Held: By the clear import of the arbitration clause, the Tribe is amenable to a state-court suit to enforce an arbitral award in favor of C & L. Like Kiowa , this case arises out of the breach of a commercial, off-reservation contract by a federally recognized Indian Tribe. C & L does not contend that Congress has abrogated tribal immunity in this setting. The question presented is whether the Tribe has waived its immunity. To relinquish its immunity, a tribe’s waiver must be “clear.” Oklahoma Tax Comm’n v. Citizen Band Potawatomi Tribe of Okla., 498 U. S. 505. The construction contract’s arbitration provision and related prescriptions lead to the conclusion that the Tribe in this case has waived its immunity with the requisite clarity. The arbitration clause requires resolution of all contract-related disputes between the parties by binding arbitration; ensuing arbitral awards may be reduced to judgment “in accordance with applicable law in any court having jurisdiction thereof.” For governance of arbitral proceedings, the clause specifies American Arbitration Association Rules, under which “the arbitration award may be entered in any federal or state court having jurisdiction thereof.” The contract’s choice-of-law clause makes it plain enough that a “court having jurisdiction” to enforce the award in question is the Oklahoma state court in which C & L filed suit. By selecting Oklahoma law (“the law of the place where the Project is located”) to govern the contract, the parties have effectively consented to confirmation of the award “in accordance with” the Oklahoma Uniform Arbitration Act, which prescribes that, when “an agreement … provid[es] for arbitration in” Oklahoma, jurisdiction to enforce the agreement vests in “any court of competent jurisdiction of this state.” On any sensible reading of the Act, the District Court of Oklahoma County, a local court of general jurisdiction, fits that statutory description. This Court rejects the Tribe’s contention that an arbitration clause is not a waiver of immunity from suit, but simply a waiver of the parties’ rights to a court trial of contractual disputes. Under the clause, the Tribe recognizes, the parties must arbitrate. The clause no doubt memorializes the Tribe’s commitment to adhere to the contract’s dispute resolution regime. That regime has a real world objective; it is not designed for regulation of a game lacking practical consequences. And to the real world end, the contract specifically authorizes judicial enforcement of the resolution arrived at through arbitration. Also rejected is the Tribe’s assertion that a form contract, designed principally for private parties who have no immunity to waive, cannot establish a clear waiver of tribal suit immunity. In appropriate cases, this Court applies the common-law rule of contract interpretation that a court should construe ambiguous language against the interest of the party that drafted it. That rule is inapposite here for two evident reasons. First, the contract is not ambiguous. Second, the Tribe did not find itself holding the short end of an adhesion contract stick: The Tribe proposed and prepared the contract; C & L foisted no form on the Tribe. Pp. 5–11.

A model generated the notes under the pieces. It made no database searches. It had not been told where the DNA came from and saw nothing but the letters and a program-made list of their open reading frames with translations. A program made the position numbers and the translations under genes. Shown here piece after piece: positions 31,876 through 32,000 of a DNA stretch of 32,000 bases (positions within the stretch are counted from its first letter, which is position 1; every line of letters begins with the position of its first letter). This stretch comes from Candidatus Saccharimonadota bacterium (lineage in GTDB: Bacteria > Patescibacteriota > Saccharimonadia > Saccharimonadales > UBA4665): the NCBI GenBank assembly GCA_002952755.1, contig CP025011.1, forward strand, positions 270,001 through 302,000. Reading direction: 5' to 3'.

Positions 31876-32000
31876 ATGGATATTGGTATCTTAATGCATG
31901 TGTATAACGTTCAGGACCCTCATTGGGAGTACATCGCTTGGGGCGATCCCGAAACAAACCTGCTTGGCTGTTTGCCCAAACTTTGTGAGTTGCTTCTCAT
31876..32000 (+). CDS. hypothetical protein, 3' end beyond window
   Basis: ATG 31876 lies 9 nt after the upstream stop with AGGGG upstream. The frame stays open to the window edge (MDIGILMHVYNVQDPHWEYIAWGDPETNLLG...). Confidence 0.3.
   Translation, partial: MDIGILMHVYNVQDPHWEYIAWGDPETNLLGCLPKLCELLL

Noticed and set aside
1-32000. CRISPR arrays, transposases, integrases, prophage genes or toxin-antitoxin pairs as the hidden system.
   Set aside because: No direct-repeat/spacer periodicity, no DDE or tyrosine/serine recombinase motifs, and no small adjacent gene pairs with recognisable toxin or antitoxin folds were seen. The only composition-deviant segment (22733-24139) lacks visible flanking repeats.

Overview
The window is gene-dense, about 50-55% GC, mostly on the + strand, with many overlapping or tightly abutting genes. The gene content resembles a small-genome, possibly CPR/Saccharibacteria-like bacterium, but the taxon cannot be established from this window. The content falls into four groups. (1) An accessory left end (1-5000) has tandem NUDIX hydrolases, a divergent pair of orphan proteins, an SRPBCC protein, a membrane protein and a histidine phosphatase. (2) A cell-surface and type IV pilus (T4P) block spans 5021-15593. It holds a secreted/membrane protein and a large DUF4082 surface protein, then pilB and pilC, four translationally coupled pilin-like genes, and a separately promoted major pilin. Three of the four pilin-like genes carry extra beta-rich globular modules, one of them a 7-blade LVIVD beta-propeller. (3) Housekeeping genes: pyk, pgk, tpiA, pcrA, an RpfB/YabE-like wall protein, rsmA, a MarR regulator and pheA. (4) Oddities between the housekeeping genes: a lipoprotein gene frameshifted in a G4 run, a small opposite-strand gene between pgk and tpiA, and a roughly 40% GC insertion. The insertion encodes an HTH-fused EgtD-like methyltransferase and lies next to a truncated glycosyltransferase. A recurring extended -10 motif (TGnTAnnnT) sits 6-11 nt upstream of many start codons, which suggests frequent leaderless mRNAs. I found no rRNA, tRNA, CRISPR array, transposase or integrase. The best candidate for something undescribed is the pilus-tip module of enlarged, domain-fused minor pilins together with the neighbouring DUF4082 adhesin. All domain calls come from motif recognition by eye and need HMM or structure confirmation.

Reversed and remanded.

Ginsburg, J., delivered the opinion for a unanimous Court.